To Pimp A Butterfly was received as a universal classic upon its release, with a murderers row of high-powered material, but among the more intriguing songs on the album was “U,” which captures Kendrick Lamar in a highly vulnerable state. Chanting “loving you is complicated,” a charge that is directed at himself, Kendrick gradually barks at himself, listing his shortcomings and perceived failures in life while downplaying the significance of his success. Drunk and on the brink of suicide, Kendrick turns in his most striking performance on “U,” cutting beneath the surface and getting to the root of his depression and survivors guilt.
3. Vanity Slaves
His first release after adopting his birth name as his rap moniker, Kendrick Lamar EP amounted to the calm before the storm that would be the rapper’s rise to prominence. One of the project’s most intense offerings is “Vanity Slaves,” a track that tackles his own materialism and how the ostentatious ways of black Americans can be explained as a byproduct of slavery, equating our need to floss and how it can control us to the chains that left us physically captive. Lines like “I care about my pride too much, if my clothes is new, if my ride is plush/If my hair is cut, if my diamonds is crushed, I look in the mirror, I’m trendy enough?” speak to the insecurity and shallow ways of black Americans today, which Kendrick himself also owns up to while noting his own hypocrisy in the process.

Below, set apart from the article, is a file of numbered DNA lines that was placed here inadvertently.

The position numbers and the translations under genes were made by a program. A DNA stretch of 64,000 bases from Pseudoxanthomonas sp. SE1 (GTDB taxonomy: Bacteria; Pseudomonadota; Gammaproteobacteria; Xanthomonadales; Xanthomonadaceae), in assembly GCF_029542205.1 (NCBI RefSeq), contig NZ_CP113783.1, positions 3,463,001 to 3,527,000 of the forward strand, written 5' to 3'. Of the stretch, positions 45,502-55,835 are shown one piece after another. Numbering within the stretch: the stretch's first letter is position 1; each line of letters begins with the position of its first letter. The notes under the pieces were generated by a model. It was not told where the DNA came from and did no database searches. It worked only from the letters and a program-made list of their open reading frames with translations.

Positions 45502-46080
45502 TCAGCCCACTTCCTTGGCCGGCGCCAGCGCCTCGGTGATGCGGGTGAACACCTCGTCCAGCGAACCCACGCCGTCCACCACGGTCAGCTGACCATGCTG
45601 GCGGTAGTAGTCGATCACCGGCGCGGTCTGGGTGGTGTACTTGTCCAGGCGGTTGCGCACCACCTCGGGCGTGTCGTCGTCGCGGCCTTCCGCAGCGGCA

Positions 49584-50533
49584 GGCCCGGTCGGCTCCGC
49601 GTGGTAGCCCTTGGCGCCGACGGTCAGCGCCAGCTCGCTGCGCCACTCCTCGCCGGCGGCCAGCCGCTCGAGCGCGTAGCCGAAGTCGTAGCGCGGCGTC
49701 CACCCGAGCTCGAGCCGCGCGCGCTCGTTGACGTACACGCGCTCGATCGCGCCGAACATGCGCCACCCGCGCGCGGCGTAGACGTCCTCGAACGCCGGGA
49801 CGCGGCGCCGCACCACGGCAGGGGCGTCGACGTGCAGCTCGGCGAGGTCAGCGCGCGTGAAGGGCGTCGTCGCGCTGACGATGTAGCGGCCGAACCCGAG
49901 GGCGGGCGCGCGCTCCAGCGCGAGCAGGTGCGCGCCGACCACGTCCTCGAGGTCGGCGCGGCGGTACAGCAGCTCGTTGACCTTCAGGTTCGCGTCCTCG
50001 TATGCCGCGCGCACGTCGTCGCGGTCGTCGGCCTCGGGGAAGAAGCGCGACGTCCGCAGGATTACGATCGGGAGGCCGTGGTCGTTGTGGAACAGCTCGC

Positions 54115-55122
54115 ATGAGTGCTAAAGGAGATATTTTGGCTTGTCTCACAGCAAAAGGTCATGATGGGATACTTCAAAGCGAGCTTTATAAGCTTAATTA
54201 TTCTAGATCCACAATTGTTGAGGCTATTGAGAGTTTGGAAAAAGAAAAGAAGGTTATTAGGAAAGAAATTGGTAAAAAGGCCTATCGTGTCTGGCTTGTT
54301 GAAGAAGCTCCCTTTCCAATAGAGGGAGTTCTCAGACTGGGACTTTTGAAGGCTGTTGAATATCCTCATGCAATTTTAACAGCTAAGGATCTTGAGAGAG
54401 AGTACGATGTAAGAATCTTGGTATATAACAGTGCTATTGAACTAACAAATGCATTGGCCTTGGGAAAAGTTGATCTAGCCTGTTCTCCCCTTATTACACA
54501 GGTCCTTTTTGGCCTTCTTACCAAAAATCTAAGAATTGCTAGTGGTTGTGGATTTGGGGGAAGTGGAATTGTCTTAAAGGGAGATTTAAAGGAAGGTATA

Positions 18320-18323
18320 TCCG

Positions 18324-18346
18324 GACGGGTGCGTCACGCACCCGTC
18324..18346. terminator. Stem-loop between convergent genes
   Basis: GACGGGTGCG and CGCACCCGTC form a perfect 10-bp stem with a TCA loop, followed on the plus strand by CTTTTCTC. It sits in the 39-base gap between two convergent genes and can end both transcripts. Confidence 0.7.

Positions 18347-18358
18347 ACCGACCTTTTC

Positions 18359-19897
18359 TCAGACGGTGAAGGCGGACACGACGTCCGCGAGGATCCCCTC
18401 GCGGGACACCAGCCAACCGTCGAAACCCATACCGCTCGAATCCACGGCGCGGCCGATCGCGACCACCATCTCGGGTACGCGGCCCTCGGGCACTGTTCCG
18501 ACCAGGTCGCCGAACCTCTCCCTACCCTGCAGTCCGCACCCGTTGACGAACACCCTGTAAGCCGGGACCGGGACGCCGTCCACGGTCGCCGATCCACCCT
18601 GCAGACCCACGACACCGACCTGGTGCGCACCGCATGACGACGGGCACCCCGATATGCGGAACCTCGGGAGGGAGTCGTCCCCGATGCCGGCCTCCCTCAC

4. Poe Mans Dreams
“I used to wanna see the penitentiary right after elementary/Thought it was cool to look the judge in his face when he sentence me,” Kendrick reveals on “Poe Mans Drams”, from his breakthrough project, Section 80, which helped put his career on the fast track. One of the more subdued moments on the Section 80, “Poe Mans Dreams” is a trip through the mind of the lyricist, which touches on incarcerated relatives and friends, the influence his father has on his artistry, and the mental and spiritual fatigue that life can bring. Produced by Willie B, “Poe Mans Drams” captures Kendrick in his analytical zone and stands as one of his more visceral moments of introspect.
5. Bi**h Don’t Kill My Vibe
One of Kendrick Lamar’s signature songs to date is “Bi**h Don’t Kill My Vibe,” from his debut album, good kid, m.A.A.d. city that also doubles as one of his most cerebral efforts. Produced by Sounwave, “Bi**h Don’t Kill My Vibe” finds Kendrick baring his spiritual wounds and rapping “fell on my face and I wok with a scar, another mistake living deep in my heart/Wear it on top of my sleeve in a flick, I can admit that it did look like yours.” He also shares his disdain for the addiction that is fame. Despite not initially being tapped as a single, the song’s organic popularity among Kendrick’s fans created the demand for it to be put in rotation, making it one of the more thoughtful hit records to find a haven on the Billboard charts.